“Here was the politics of liberation, being enacted before her eyes in all its passion and difficulty. For the first time in her life her sympathies and energies were fully engaged, however briefly, as a participant in the sort of struggle that she was to find waiting for her in Burma twenty three years later.”

Before marrying Tibetan scholar Michael Aris in 1972, she warned him that one day she may need to serve her country.

“I only ask one thing, that should my people need me, you would help me to do my duty by them.”

It would not be for many years that she would come to realize that need. Reflecting on her domestic life in England prior to her return to Burma in 1988, Suu said:

“We called someone vicious in a review for the Times Literary Supplement. We didn’t know what vicious was.”

When Suu returned to Burma at the age of forty-two to the bedside of her dying mother, she witnessed her homeland in the midst of a revolution. Some of the most engaging parts of Popham’s narrative are from what comes after: Suu’s beginning days in politics on the campaign trail with the newly formed National League of Democracy. Aris was unable to join his wife on this journey as he left for England to take care of their two sons, but encouraged Suu’s companion and assistant Ma Thanegi to keep a diary to keep him in the loop. Popham included large excerpts from these diaries, and they are filled with charm. Thanegi kept a record of the details of daily life, what they ate, where there was a proper bathroom (Suu told Thanegi she should write a book about the loos of Burma), and the silliness that emerged when two people spent a long time together in close quarters on the road. Thanegi observed subtle moments of Suu remembering the family she left to serve her country. We witness both Thanegi’s and Suu’s refreshing honesty and sense of humor in these pages.

Read the rest of this entry

The Situation and the Story- A week in Provincetown

Standard

We started Amitava Kumar’s nonfiction workshop at the Norman Mailer Writers Colony in Provincetown with a bottle of Irony and Vivian Gornick:

Every work of literature has a situation and a story. The situation is the context or circumstance, sometimes the plot;the story is the emotional experience that preoccupies the writer: the insight, the wisdom, the thing one has come to say.

There were six of us- three New Yorkers, two Aussies and our trusted guide, Ami. We sat in Norman Mailer’s living room discussing voice on the page. That was the situation. Feminists in Mailer’s house. Perhaps that was the Irony.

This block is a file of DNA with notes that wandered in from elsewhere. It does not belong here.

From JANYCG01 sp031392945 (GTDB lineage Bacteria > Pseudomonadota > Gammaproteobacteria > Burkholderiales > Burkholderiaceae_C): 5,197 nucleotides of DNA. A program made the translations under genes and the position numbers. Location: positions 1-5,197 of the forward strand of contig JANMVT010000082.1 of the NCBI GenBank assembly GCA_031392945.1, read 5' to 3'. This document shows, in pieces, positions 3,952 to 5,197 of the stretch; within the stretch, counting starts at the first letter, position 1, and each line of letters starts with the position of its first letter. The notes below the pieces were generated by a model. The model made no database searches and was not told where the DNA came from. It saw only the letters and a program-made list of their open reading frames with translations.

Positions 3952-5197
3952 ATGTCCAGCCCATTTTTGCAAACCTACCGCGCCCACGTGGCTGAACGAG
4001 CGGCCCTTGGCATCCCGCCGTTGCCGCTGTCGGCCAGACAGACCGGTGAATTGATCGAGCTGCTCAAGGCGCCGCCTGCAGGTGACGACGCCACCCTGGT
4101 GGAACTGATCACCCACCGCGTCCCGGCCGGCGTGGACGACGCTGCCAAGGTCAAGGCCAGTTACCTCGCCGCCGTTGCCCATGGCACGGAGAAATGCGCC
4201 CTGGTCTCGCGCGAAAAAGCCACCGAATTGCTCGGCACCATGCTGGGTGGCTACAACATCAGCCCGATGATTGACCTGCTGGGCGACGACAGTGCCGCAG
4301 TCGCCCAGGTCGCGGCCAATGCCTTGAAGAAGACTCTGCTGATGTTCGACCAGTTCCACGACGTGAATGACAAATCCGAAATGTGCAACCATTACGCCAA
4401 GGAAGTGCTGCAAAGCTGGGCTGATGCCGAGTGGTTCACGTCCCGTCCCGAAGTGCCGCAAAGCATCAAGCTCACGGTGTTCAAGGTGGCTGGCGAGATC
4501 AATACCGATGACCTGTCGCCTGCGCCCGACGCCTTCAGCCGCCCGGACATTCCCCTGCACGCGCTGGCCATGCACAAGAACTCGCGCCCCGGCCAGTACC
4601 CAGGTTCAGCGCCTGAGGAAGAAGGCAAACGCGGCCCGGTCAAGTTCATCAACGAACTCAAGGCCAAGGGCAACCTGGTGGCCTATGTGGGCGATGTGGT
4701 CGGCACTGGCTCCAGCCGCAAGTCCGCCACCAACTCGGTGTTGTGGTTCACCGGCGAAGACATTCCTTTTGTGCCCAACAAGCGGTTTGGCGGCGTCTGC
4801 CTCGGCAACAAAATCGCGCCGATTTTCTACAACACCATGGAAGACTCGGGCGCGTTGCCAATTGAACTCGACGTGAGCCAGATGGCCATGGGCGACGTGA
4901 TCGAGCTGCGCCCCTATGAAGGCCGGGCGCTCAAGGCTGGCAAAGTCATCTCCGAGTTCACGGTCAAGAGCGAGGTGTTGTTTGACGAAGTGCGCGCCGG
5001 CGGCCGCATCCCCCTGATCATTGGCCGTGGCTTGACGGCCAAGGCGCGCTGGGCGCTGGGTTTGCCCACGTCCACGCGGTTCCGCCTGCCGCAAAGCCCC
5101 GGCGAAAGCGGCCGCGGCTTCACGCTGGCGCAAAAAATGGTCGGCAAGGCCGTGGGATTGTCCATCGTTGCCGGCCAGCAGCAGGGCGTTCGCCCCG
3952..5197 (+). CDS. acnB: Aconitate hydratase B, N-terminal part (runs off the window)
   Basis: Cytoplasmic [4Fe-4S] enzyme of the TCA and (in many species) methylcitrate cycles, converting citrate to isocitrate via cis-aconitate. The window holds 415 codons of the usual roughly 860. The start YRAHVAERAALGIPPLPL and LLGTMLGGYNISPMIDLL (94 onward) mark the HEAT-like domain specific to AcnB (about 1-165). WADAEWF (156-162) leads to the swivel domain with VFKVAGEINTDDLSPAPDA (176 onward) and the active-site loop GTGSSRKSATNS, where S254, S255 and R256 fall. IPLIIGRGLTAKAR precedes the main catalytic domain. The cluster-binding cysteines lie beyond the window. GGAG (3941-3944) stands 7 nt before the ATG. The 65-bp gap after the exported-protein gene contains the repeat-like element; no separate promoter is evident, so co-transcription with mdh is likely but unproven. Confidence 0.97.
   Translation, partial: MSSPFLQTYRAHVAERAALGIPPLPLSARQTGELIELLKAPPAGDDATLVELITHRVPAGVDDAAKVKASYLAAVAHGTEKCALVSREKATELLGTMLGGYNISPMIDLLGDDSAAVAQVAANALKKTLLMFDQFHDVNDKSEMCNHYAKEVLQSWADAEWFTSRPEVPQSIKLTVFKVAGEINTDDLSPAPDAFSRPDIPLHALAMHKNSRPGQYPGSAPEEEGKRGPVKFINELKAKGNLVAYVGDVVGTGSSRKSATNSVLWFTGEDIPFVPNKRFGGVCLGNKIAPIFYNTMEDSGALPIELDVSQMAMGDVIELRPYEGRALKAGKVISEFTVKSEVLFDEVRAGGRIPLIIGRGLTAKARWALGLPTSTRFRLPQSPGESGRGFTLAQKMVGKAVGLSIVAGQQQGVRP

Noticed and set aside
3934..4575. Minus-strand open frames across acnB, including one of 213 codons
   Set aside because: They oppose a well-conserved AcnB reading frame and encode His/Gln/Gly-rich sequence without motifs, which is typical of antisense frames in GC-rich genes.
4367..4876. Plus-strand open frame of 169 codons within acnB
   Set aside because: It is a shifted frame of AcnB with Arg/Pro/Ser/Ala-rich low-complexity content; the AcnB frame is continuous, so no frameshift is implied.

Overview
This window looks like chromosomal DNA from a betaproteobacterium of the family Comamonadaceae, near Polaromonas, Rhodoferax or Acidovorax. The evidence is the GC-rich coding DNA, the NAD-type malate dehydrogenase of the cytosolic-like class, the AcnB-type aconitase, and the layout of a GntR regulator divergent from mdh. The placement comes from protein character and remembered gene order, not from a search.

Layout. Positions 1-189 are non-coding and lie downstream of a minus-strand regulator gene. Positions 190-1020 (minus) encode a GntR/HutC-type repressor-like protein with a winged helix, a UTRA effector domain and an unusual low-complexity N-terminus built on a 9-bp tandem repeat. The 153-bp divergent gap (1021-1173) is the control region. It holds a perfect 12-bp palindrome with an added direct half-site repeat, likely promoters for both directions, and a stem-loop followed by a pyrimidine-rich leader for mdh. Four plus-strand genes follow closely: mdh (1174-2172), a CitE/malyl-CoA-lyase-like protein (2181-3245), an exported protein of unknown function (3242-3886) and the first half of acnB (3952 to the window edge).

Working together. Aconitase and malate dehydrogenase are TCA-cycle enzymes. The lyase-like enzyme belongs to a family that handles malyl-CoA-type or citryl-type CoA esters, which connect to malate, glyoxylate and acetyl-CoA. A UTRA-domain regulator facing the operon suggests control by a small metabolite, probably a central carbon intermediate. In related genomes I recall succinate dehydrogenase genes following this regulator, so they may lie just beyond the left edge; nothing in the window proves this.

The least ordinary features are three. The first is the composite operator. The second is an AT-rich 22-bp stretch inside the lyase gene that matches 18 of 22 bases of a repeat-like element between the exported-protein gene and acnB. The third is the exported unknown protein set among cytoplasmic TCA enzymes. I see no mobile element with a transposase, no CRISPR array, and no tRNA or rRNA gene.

Sometimes the situation changed, the setting changed, the sky changed. We’d walk along the beach and discuss each other’s work. Ami shared with us a practice Ken Chen, head of AAWW, adopted, taking the advice of his writing mentor: “If you run 10 minutes a day, you will become a poet.”

In Provincetown, I opted to swim. A body in motion leads to clarity in thought. In New York, I write on the subway. I’ve previously said, “Who needs a writing retreat, when you have the G train?” But as my feet pressed onto Provincetown sands (where the Pilgrims first did land), another argument could be made.

After a night of reading Janet Malcolm, Edwidge Danticat and James Baldwin, Ami sent us Kurt Vonnegut’s writing rules and asked each of us to write one rule based on something we’ve observed from these writers. Here’s what we came up with:

  1. Notice everything and then apply the crap detector- B.R
  2. Stand Back- E.C.
  3. Life is Messy. Admit contradictions- A.K.
  4. As a writer, remember your role is to entertain-A.K.
  5. Advance the story with not only what you know, but what you do not know-S.I.
  6. Give your readers a story they could hold as if they were in the trenches.-MBK

Our conversations were enriched by the great diversity that exists within nonfiction. As David Shields notes in Reality Hunger: “The roominess of the term nonfiction: an entire dresser labeled nonsocks

So that was the situation. The story was a group of writers learning from each other, discovering their voice, their aesthetic, their lens, the thing they have come to say, and how they will come to say it.

Onwards with gratitude and excitement.

Wag Wag Wag.